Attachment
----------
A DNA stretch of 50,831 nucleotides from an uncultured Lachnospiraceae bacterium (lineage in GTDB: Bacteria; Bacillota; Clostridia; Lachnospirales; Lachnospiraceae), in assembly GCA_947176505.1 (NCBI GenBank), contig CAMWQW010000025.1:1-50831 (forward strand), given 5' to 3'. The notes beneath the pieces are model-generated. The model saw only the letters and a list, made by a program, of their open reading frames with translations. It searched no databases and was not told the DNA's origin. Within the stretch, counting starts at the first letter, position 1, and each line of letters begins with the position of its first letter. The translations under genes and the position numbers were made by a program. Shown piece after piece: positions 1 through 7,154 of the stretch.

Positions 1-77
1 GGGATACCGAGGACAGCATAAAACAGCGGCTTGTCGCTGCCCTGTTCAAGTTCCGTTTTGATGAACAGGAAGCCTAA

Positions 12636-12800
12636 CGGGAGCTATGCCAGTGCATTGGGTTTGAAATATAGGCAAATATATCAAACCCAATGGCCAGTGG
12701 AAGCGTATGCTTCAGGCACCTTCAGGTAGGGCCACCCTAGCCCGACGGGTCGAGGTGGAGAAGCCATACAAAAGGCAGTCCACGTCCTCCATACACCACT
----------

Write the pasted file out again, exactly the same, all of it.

A DNA stretch of 50,831 nucleotides from an uncultured Lachnospiraceae bacterium (lineage in GTDB: Bacteria; Bacillota; Clostridia; Lachnospirales; Lachnospiraceae), in assembly GCA_947176505.1 (NCBI GenBank), contig CAMWQW010000025.1:1-50831 (forward strand), given 5' to 3'. The notes beneath the pieces are model-generated. The model saw only the letters and a list, made by a program, of their open reading frames with translations. It searched no databases and was not told the DNA's origin. Within the stretch, counting starts at the first letter, position 1, and each line of letters begins with the position of its first letter. The translations under genes and the position numbers were made by a program. Shown piece after piece: positions 1 through 7,154 of the stretch.

Positions 1-77
1 GGGATACCGAGGACAGCATAAAACAGCGGCTTGTCGCTGCCCTGTTCAAGTTCCGTTTTGATGAACAGGAAGCCTAA

Positions 12636-12800
12636 CGGGAGCTATGCCAGTGCATTGGGTTTGAAATATAGGCAAATATATCAAACCCAATGGCCAGTGG
12701 AAGCGTATGCTTCAGGCACCTTCAGGTAGGGCCACCCTAGCCCGACGGGTCGAGGTGGAGAAGCCATACAAAAGGCAGTCCACGTCCTCCATACACCACT